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## The Galerkin operator

The basis functions I use are bilinear functions. The nodal basis function for the ith node Ni has the value 1 at node i, zero at all other nodes, and is a bilinear function in between. Figure  shows the basis function for one node. The element Ai,j of the Galerkin operator is the integral of the dot product of the gradient of the basis functions for the ith and jth nodes. The basis function for the ith node is only non-zero in the four elements that have node i as a vertex. Thus, the only non-zero elements of the operator are Ai,j where nodes i and j are vertices of a common element.

nodaldiag
Figure 2
The basis function for a node is one at the node and only non-zero in the four elements connected to the node.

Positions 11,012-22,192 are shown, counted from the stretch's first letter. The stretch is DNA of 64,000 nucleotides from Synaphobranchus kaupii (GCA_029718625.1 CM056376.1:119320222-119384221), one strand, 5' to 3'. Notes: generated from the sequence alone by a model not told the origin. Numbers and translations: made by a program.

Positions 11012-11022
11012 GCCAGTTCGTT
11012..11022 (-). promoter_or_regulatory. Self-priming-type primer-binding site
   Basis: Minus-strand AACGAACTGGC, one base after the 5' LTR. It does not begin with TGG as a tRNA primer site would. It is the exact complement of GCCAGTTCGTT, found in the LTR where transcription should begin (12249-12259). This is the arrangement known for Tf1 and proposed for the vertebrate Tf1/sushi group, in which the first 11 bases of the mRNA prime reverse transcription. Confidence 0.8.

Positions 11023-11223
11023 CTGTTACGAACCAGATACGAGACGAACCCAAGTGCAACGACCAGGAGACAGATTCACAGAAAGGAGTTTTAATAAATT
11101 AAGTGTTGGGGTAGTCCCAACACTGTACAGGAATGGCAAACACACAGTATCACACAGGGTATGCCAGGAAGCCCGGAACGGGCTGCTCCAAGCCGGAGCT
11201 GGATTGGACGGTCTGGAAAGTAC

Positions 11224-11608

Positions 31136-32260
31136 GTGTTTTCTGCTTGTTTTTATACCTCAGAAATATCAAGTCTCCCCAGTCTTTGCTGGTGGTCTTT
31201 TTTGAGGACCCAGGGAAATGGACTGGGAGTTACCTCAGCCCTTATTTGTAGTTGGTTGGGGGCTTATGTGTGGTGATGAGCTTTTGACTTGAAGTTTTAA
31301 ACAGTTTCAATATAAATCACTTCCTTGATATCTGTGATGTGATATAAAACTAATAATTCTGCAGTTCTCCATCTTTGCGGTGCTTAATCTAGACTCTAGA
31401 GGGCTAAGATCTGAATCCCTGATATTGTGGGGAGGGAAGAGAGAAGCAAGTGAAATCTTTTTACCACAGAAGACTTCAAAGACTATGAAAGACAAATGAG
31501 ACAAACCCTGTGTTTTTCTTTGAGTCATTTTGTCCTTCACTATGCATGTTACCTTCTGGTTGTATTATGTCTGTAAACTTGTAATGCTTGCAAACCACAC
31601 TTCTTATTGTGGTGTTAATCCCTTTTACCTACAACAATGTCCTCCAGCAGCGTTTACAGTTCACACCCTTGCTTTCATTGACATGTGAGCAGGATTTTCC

Almost all FE codes try to avoid constructing the full Galerkin operator because it is a very sparse matrix. Instead they construct local operators for each element. In the model problem the element operator is a matrix, where the elements are the evaluation of the integral a(Ni,Nj) over the element. Here, i and j run from 1 to 4, the local node numbering for the element. The global operator is formed as a sum of the element matrices. The application of the operator can be performed as a three stage operation,

1.
spread the nodal values to form a 4-vector for each element,
2.
parallel application of the element matrices,
3.
gather the RHS 4-vector values and sum into the output vector.

This is the standard way that unassembled Galerkin operators are applied on vector computers (Ferencz, 1989). These calculations are performed for each element so the vector length is the total number of elements.

Next: Use of the conjugate Up: THE FINITE ELEMENT METHOD Previous: A model problem
Stanford Exploration Project
12/18/1997